Advertisers of men’s clothing, plants and home fragrances, Brooks Brothers, are among the companies alleging consumers are tired of flowers, they should forget flowers, flowers die, and their products make better Valentine’s Day gifts than flowers.
As the voice of the floral industry, the Society of American Florists contacts these companies to bring attention to the negative floral reference and ask them to promote their products on their own merits in future promotions.
Among the companies recently contacted by SAF: Brooks Brothers, the oldest men’s clothier in the United States, sent an email promotion on Feb. 5 with the subject line, “Forget flowers & chocolates. Go Brooks for Valentine’s Day.”
SAF also has contacted:
- Easton Press, a retailer of leather-bound books and a sister company of the Danbury Mint, posted on Facebook: “Tired of flowers and candy every year? Try this (she’ll love it!)” Two hours later, Roseann Gagliardo, Associate Manager of Customer Service at Easton Press, replied: “It was certainly not our intent to convey a negative statement towards flowers, but rather to present our product as a less traditional option for Valentine’s Day. Again, our apologies for any misunderstanding.”
- Gilbert H. Wild and Son’s email promotion for rose bushes included: “Don’t spend money giving cut flowers that wilt and die after only a few days.”
- MojiLife promotes home fragrance devices with a picture of roses crossed out with: “Go with the flowers? Scent for couple of days. Dies within a week. Go with the Flow!”
- The New York Times published on Feb. 3: “These ideas from our Valentine’s Day gift guide are better” than flowers.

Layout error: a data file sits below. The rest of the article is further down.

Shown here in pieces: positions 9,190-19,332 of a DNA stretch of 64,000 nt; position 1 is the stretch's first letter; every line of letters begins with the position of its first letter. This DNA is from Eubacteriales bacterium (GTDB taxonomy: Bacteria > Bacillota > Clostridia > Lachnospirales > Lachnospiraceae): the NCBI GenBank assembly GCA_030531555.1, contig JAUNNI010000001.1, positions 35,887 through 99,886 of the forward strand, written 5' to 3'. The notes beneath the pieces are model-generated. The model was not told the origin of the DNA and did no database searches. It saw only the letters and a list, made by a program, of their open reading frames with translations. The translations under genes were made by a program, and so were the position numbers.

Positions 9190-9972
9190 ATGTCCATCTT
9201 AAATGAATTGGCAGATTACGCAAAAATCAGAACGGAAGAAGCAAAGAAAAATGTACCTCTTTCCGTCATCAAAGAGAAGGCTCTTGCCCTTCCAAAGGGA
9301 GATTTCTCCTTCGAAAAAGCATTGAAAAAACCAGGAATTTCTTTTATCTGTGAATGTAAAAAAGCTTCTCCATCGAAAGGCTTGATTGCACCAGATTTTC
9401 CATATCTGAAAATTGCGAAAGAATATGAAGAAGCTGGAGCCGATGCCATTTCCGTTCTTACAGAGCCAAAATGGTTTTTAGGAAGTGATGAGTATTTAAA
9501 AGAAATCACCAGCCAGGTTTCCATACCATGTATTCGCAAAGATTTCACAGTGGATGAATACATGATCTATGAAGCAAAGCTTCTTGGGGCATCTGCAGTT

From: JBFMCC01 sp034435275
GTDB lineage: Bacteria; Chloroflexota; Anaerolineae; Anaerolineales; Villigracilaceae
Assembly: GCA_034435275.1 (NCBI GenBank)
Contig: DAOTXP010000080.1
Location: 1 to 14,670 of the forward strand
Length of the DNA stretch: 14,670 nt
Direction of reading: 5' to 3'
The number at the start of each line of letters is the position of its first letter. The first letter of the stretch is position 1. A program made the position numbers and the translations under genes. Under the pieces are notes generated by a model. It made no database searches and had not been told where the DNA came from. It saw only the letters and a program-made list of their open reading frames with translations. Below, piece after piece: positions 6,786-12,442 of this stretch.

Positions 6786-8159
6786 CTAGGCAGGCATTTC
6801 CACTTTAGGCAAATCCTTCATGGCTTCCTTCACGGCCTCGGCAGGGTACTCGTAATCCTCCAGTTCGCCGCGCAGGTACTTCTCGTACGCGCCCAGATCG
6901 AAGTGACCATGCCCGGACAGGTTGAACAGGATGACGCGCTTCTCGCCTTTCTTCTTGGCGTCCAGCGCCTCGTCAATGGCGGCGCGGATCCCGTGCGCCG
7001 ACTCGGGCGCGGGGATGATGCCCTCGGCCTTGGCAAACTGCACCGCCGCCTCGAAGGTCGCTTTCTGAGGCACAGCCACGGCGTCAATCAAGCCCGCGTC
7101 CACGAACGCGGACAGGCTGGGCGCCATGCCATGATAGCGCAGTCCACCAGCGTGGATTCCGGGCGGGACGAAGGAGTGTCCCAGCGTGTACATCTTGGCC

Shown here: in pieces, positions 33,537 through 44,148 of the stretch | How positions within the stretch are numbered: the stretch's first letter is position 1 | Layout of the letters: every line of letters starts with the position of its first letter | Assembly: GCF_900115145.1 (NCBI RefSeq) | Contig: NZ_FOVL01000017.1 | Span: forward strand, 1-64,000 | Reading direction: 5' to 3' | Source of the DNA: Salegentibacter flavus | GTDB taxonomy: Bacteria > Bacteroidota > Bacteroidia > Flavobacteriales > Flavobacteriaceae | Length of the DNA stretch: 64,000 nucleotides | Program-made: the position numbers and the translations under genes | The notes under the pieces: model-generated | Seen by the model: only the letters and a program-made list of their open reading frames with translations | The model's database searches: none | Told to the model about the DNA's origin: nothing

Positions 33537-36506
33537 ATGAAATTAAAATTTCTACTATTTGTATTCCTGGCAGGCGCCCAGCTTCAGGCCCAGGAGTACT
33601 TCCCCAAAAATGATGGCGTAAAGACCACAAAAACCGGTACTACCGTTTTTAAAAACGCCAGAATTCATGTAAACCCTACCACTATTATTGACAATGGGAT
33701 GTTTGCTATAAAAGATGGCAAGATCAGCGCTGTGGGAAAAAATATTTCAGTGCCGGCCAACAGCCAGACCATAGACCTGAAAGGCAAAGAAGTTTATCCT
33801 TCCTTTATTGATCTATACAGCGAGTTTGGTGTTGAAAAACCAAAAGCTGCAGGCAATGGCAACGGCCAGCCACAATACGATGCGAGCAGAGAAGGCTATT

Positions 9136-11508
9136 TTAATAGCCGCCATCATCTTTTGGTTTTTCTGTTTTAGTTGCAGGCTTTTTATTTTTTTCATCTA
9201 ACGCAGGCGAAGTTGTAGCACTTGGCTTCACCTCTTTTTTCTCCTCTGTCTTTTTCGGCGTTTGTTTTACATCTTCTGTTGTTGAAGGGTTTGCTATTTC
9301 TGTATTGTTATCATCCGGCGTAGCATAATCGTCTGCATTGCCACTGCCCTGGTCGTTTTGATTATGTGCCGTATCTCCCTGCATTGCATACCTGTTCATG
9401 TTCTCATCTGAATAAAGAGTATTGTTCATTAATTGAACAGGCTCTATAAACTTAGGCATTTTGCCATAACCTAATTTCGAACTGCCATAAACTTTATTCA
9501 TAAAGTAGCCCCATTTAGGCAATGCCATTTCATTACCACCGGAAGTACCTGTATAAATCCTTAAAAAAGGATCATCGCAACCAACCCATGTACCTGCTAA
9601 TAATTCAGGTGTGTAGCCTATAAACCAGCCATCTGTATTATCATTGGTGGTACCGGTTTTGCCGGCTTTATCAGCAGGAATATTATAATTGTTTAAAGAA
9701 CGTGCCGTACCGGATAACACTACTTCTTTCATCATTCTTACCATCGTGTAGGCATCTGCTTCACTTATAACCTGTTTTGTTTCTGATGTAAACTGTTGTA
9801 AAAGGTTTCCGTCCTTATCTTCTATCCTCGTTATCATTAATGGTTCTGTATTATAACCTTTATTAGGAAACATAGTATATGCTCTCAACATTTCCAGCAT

- The Sill, a New York City retailer of indoor plants, posted a blog that reads: “Why not skip roses and celebrate it with our Sweetheart Hoya this year?! … (And let’s be honest here, why would you want flowers – something that will die in a week – to represent your undying love?)” A Facebook video includes: “Plants last longer than flowers — give a living gift that lasts a lifetime.”
Several florists took matters in their own hands — with success. WestJet, the second-largest Canadian air carrier behind Air Canada, posted on its Facebook Wall: “This Valentine’s Day, we’ve got a gift better than flowers. Send that special someone the new #WestJet gift card.” After receiving several comments from florists, WestJet edited the post to read: “This Valentine’s Day, send that special someone the new #WestJet gift card.”
As reported in the Jan. 31 E-brief, SAF had already responded to AutoMaxx, ThinkGeek and Victoria’s Secret for their Valentine’s Day promotions. In the Jan. 24 E-brief, SAF outlined its responses to the Danbury Mint and WineShop At Home.
Forward harmful floral publicity to Scala at email@example.com.